Feeds

Hackers crack femtocells to pwn then clone phones

"You should be ditching femtocells altogether"

  • alert
  • submit to reddit

Top 5 reasons to deploy VMware with Tegile

Black Hat 2013 Security researchers have warned against the industry's use of femtocells after successfully hacking into two popular models of femtocell, allowing them to intercept voice and SMS information from nearby mobile devices.

The exploit was detailed by iSEC Partners at the Black Hat conference in Vegas after being revealed earlier in July, and affects two femtocells used by Verizon and one repackaged Verizon box put out by Sprint which have already been remotely patched.

Femtocells are used to extend the range of broadcast signals in hard to reach places, and work by creating a secure IP-SEC tunnel between themselves and their carriers larger network. If signal is lacking or poor, then phones will automatically hop onto a nearby femtocell.

The researchers believe it is the first time an exploit has been disclosed against femtocells produced by US carriers. The exploit has been verified to work on 2009 SCS-26UC4 and a 2010 SCS-2U01 femtocell from Verizon.

The exploit saw the researchers gain access to the femtocells via interfacing with an HDMI port on the base of the device, then gaining root access to the stripped-down Linux system inside.

Once inside the system, they were able to implement methods for intercepting and decoding both voice and SMS track – data proved too difficult. They also developed a technique for cloning the phone, allowing people to surreptitiously listen in to calls.

Though these vulnerabilities have been subsequently patched, the researchers are not confident in the continuing integrity of the femtocell as an architecture. This is because the hardware can never be totally locked down by the vendor, and so there will always be some kind of exploit, they reckon.

"There are over 30 carriers worldwide who have femtocells," Tom Ritter, a security consultant at iSEC Partners explained. "Clearly there are issues here. You could of course harden the actual device [but] there's nothing you can do on the platform to prevent physical attackers getting in. There are lots of ways to break onto a physical device."

Another route would be to have carriers mandate that femtocell users register expected numbers with the operator in advance, "but we don't think it is enough," they said.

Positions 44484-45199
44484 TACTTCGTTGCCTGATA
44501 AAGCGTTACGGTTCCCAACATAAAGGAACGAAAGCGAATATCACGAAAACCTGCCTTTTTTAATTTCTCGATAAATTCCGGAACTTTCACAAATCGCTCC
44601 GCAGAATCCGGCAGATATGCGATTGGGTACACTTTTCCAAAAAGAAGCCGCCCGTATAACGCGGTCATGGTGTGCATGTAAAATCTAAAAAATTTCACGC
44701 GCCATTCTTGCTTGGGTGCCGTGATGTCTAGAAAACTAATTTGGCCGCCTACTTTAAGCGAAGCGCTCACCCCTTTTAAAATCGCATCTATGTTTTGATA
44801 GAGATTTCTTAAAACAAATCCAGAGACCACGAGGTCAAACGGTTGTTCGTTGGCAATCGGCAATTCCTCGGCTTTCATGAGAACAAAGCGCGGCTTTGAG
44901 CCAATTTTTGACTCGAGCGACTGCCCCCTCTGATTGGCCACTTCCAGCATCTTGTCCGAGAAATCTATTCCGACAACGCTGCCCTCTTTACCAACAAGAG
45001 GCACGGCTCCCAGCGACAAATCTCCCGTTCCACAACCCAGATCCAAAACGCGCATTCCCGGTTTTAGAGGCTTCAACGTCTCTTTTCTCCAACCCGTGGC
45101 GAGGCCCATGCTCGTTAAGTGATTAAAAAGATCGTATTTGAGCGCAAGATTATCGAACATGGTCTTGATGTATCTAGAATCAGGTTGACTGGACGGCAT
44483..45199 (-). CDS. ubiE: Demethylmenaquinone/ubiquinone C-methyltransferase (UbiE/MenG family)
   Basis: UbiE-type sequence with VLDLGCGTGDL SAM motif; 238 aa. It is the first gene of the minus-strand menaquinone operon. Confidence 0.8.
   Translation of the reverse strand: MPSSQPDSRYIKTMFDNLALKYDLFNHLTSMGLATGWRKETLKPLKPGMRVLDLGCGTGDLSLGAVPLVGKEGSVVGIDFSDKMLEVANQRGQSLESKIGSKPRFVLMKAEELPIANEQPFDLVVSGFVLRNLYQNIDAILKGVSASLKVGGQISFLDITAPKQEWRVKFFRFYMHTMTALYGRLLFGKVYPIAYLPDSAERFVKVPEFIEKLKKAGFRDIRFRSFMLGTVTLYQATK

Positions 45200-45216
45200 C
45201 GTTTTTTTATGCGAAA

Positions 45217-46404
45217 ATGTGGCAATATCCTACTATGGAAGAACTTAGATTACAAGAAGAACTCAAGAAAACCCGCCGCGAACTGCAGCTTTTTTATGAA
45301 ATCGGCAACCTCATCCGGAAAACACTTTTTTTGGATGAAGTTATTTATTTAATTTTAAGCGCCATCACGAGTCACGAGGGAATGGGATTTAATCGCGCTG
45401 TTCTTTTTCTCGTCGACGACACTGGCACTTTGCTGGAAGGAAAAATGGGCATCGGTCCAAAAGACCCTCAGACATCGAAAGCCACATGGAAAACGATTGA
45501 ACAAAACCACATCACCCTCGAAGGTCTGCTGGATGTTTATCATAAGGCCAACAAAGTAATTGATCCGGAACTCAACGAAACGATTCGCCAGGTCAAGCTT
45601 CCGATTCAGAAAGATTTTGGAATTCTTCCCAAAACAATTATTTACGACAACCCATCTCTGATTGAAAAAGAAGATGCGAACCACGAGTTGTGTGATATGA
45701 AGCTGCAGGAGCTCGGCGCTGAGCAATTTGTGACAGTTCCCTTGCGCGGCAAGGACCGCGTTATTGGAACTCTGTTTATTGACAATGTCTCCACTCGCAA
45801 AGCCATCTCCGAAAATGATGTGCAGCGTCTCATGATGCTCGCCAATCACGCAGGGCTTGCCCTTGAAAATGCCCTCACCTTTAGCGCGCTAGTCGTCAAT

They instead recommend the use of secured VoIP on WiFI, when out of tower range, or the use of secure end-to-end encryption via apps, of which ones made by Whisper Systems and Silent Circle would be examples.

"Really, you should be ditching them altogether. We're just pretty nervous about giving random people like yourselves cellphone towers and [you] breaking into them." ®

Internet Security Threat Report 2014

More from The Register

next story
'Kim Kardashian snaps naked selfies with a BLACKBERRY'. *Twitterati gasps*
More alleged private, nude celeb pics appear online
Home Depot ignored staff warnings of security fail laundry list
'Just use cash', former security staffer warns friends
Hackers pop Brazil newspaper to root home routers
Step One: try default passwords. Step Two: Repeat Step One until success
UK.gov lobs another fistful of change at SME infosec nightmares
Senior Lib Dem in 'trying to be relevant' shocker. It's only taxpayers' money, after all
Spies would need SUPER POWERS to tap undersea cables
Why mess with armoured 10kV cables when land-based, and legal, snoop tools are easier?
Who.is does the Harlem Shake
Blame it on LOLing XSS terroristas
Snowden, Dotcom, throw bombs into NZ election campaign
Claim of tapped undersea cable refuted by Kiwi PM as Kim claims extradition plot
Freenode IRC users told to change passwords after securo-breach
Miscreants probably got in, you guys know the drill by now
THREE QUARTERS of Android mobes open to web page spy bug
Metasploit module gobbles KitKat SOP slop
prev story

Whitepapers

Secure remote control for conventional and virtual desktops
Balancing user privacy and privileged access, in accordance with compliance frameworks and legislation. Evaluating any potential remote control choice.
Intelligent flash storage arrays
Tegile Intelligent Storage Arrays with IntelliFlash helps IT boost storage utilization and effciency while delivering unmatched storage savings and performance.
WIN a very cool portable ZX Spectrum
Win a one-off portable Spectrum built by legendary hardware hacker Ben Heck
High Performance for All
While HPC is not new, it has traditionally been seen as a specialist area – is it now geared up to meet more mainstream requirements?
Beginner's guide to SSL certificates
De-mystify the technology involved and give you the information you need to make the best decision when considering your online security options.